I am the first African American editor in comics.
I’m sorry if this somehow displeases you. I’m sorry if it causes you to involuntarily groan in annoyance at my bringing it up. These are common reactions among industry pros when I mention this fact. If it’s not true, by all means, please prove me wrong: I’ll be happy to celebrate whomever was the first black guy in, but it is a reasonable and important distinction for many African American fans and pros. I’m sorry if it annoys you, but it has significance for many of us.
I am also, to my knowledge, the first African-American writer in comics, though people in this biz are quick to haggle and parse that claim. I’m not sure why none of the various self- congratulatory histories of comics ever mention this. Amid all the wonderful histories that have been written, noting the pioneers of the Golden and Silver and Modern Ages, trumpeting these firsts, I am not mentioned anywhere. And, whenever I mention it myself, it is, every time, excised from the published text. I haven’t figured out if the companies think I’m arrogant in making the claim, or if they’re embarrassed to have been in business nearly fifty years before allowing a black man a seat in their front office."
Jen: You’re letting me go.
Blake: I’m sorry, Jen. But in the end, the deciding factor was your attitude. We do serious work here.
Jen: I am very serious.
Blake: Jen, last night you crushed one of our copiers taking pictures of your butt.
Jen: How do you know that was me? It could’ve been anyone.
Blake: It was a color copier, Jen.
She-Hulk v1 #1
“[Black Panther] has a lot of the same characteristics of a Captain America: great character, good values, but it’s a little more difficult, maybe, creating [a world like Wakanda]. It’s always easier basing it here. For instance, ‘Iron Man 3’ is rooted right here in Los Angeles and New York. When you bring in other worlds, you’re always faced with those difficulties.”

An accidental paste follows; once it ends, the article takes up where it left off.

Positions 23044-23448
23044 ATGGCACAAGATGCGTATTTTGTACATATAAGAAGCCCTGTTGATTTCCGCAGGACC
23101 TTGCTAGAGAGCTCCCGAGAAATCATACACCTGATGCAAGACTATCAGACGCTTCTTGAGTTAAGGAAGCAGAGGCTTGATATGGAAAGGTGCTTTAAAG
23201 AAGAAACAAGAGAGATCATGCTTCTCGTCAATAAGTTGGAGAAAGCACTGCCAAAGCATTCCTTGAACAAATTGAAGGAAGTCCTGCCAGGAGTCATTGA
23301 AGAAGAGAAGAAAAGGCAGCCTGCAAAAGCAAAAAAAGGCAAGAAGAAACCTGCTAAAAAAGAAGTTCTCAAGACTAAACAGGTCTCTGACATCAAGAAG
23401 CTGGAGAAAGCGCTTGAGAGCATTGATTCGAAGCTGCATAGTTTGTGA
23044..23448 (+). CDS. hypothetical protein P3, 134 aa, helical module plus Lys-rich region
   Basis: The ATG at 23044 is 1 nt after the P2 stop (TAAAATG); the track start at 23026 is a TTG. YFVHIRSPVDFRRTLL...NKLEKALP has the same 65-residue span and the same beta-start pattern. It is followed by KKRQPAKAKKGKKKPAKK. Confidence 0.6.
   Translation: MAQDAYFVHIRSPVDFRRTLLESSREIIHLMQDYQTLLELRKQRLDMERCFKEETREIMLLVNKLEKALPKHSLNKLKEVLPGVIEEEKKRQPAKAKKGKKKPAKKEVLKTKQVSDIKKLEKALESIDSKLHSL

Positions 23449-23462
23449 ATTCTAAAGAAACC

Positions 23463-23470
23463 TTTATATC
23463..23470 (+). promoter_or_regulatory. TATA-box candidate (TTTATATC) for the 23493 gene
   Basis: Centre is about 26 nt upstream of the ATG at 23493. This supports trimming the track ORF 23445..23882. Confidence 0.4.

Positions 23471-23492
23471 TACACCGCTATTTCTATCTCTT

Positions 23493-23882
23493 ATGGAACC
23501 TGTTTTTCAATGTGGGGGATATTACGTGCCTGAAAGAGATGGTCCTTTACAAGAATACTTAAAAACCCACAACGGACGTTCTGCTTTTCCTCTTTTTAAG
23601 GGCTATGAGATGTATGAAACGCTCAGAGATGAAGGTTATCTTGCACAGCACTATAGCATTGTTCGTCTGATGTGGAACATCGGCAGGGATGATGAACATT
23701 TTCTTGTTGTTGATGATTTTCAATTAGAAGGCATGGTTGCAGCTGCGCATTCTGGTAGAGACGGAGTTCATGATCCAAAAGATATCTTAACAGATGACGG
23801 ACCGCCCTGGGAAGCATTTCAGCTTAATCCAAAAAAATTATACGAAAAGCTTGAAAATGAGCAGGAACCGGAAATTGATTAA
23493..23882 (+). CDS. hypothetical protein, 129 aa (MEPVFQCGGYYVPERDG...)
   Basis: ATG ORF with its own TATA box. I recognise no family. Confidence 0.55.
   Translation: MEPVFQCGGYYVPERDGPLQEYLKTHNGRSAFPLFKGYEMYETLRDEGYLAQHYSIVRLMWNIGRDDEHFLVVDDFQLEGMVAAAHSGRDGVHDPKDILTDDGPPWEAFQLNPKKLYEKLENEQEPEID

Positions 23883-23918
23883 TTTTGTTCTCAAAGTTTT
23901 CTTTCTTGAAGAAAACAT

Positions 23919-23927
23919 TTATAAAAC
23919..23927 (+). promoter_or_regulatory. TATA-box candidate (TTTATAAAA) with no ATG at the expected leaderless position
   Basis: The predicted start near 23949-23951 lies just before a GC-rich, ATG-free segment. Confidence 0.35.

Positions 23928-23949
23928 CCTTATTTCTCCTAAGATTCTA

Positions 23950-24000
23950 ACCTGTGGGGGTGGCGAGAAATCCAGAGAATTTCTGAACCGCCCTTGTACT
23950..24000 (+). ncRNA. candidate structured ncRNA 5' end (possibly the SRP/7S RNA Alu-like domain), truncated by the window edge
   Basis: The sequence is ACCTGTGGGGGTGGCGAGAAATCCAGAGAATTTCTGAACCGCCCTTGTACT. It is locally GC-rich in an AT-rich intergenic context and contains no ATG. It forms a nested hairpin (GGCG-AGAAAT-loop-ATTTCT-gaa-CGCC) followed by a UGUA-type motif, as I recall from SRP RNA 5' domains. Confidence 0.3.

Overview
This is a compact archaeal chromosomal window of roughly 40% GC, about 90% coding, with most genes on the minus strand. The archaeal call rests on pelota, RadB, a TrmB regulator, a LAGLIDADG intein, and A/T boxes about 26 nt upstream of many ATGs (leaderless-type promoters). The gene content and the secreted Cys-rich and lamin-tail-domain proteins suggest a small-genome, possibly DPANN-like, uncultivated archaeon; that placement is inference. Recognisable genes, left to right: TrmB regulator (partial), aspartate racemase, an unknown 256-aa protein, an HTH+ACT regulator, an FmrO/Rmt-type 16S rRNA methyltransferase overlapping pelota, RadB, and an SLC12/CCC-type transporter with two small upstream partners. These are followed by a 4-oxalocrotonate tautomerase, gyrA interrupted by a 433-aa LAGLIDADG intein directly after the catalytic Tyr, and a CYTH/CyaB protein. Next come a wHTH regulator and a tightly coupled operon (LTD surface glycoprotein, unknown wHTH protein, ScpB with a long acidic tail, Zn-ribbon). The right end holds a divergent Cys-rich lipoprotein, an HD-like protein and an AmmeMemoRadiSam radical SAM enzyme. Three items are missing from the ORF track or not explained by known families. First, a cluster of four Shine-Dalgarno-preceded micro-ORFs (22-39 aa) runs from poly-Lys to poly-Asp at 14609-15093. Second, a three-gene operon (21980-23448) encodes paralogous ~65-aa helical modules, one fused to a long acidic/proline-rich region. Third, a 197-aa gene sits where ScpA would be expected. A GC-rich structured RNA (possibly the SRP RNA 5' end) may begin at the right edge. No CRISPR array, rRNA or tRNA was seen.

Let me see if I read this clearly.
Marvel Studios’ co-president Louis D’Esposito thinks creating a fictional African kingdom like Wakanda is more difficult than, say, a fictionalized version of Afghanistan, the alien realm of Asgard, or the alien worlds that’s going to be in the upcoming Guardians of the Galaxy film?
How exactly is creating a fictional kingdom on Earth harder than creating a fictional kingdom of deity-like beings or of alien creatures?
I’m not sure I’m buying that. I mean, it’s not that difficult.
“I want to recreate something created in comics in live-action.” Boom! It’s done. People do it all the time. It’s not rocket science. It’s movies. You can create anything your imagination allows you to. It’s not hard at all.